Aug 31

Do It in the Kitchen, Not the Bedroom

Do It in the Kitchen, Not the Bedroom

by Rob Kendall

I describe myself as a recovering idealist. During my two years in elective office, I have come to the realization that I will never have 100 percent of the government I want; in all honesty, I will be lucky to attain 50 percent of what I desire. Faced with this reality, I wrestled with how I might respond to this disappointing state of affairs? Should I pack up all my toys, channel my inner Cartman, and shout, “screw you guys, I’m going home?” Sure I could, but what does that achieve? I have decided to forgo my initial desire and take a different path. My goal has transformed into a desire to attain as much reform as I can, within the confines of the system.

This means developing solutions with realistic expectations. During a recent radio roundtable discussion that I participated in, I kept hearing calls for the government to be completely removed from education. This is a nice desire for many, as good teachers are often stymied by government requirements and red tape, but it will never happen. There will always be a public education system, overseen by government, and paid for by taxpayers. So why even propose something like eliminating government from the equation? What good does it achieve?

Today’s polarized political climate has turned into a tug of war match with the public being torn apart in the middle. Sure, there are issues where lines should be drawn in the sand, but those are rare. On most topics, some form of compromise can and should be offered. The question becomes where can common ground be found. My advice is to stay out of the bedroom and head to the kitchen.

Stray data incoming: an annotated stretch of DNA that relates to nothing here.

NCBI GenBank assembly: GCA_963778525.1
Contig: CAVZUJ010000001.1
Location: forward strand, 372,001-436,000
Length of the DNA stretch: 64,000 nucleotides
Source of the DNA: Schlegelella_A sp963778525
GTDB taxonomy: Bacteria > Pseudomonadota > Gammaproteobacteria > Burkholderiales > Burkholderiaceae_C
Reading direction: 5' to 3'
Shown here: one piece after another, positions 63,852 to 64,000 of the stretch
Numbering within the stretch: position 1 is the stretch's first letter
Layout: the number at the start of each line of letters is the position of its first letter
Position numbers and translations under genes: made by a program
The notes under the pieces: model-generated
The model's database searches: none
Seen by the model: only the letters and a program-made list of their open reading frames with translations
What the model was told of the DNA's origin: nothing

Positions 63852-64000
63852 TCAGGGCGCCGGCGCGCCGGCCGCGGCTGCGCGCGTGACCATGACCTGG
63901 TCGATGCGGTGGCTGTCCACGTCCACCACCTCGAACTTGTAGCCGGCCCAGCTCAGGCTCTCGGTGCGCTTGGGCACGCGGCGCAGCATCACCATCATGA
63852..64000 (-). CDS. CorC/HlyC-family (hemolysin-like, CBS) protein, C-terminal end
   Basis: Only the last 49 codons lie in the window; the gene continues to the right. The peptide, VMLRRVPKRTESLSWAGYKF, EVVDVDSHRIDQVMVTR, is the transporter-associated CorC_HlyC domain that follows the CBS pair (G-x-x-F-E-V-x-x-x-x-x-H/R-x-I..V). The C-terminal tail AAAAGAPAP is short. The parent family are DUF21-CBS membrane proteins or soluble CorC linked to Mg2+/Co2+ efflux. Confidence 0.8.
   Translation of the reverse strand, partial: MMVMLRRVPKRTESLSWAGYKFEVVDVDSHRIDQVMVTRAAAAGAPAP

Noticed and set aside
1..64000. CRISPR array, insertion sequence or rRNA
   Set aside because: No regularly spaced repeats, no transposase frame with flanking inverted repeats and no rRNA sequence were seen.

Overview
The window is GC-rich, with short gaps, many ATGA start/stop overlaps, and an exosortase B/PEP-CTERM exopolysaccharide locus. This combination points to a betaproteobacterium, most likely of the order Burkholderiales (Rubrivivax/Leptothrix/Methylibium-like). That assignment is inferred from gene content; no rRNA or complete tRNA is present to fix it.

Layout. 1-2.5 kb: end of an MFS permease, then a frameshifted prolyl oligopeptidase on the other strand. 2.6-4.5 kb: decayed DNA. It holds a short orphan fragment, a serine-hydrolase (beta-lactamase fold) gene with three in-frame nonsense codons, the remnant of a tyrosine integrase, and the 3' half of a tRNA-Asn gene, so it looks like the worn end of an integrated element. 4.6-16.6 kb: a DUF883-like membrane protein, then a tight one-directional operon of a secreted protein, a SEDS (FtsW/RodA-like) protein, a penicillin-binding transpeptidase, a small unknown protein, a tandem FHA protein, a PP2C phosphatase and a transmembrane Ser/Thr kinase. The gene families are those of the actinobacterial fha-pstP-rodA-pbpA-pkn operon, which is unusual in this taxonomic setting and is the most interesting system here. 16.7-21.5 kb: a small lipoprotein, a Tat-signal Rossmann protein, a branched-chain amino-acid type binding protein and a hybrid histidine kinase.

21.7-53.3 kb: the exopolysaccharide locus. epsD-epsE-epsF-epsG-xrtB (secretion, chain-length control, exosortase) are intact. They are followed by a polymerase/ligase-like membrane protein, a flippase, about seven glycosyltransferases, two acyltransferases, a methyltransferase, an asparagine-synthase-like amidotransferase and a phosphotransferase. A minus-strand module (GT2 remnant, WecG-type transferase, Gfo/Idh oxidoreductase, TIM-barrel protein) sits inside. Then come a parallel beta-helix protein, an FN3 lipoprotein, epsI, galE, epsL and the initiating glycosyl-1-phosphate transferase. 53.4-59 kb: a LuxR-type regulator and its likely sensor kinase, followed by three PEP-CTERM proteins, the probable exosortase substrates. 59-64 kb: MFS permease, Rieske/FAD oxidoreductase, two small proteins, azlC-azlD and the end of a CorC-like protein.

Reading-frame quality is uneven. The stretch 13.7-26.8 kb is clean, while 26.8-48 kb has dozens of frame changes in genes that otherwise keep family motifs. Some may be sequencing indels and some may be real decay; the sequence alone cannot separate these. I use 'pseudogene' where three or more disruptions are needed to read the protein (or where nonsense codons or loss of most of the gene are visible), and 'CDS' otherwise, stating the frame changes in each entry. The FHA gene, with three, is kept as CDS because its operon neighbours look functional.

Gay marriage and family planning, especially with younger voters, are not simple issues. They are wedge issues, which serve to strengthen support with some and further alienate others. Only in golf can a wedge liberate you from a sand trap. In politics, a wedge will cause you to rapidly sink into political quicksand. If you wish to be heard, you need to stay focused on ideas which resonate with most people. If you want to turn a concerned citizen into concerned citizens, people should spend time talking about solutions for issues that impact almost every person encountered.

These common concerns are referred to as kitchen table issues, because they are topics discussed around almost every kitchen table in America: the economy, infrastructure, quality of life, and education. Whether you are a homosexual, heterosexual, Christian, atheist, pot smoking hippie, and/or straight edge punk rocker, all need a means of transport to carry them away to a job or other activity, which they have been educated for in order to attain a satisfactory life. Kitchen table issues usually do not make headlines, but talking about them consistently, showing concern for an individual’s economic betterment, and providing viable solutions could lead to a real improvement in society.

This is not to say that other issues are not important or relevant, but it is hard to convince others to change their mind about bedroom issues. If you want to make a difference in politics, you need to listen to more Kenny Rogers. “You’ve got to know when to hold ’em, know when to fold ’em, know when to walk away, and know when to run.” You need to run away from the bedroom and enter the kitchen.


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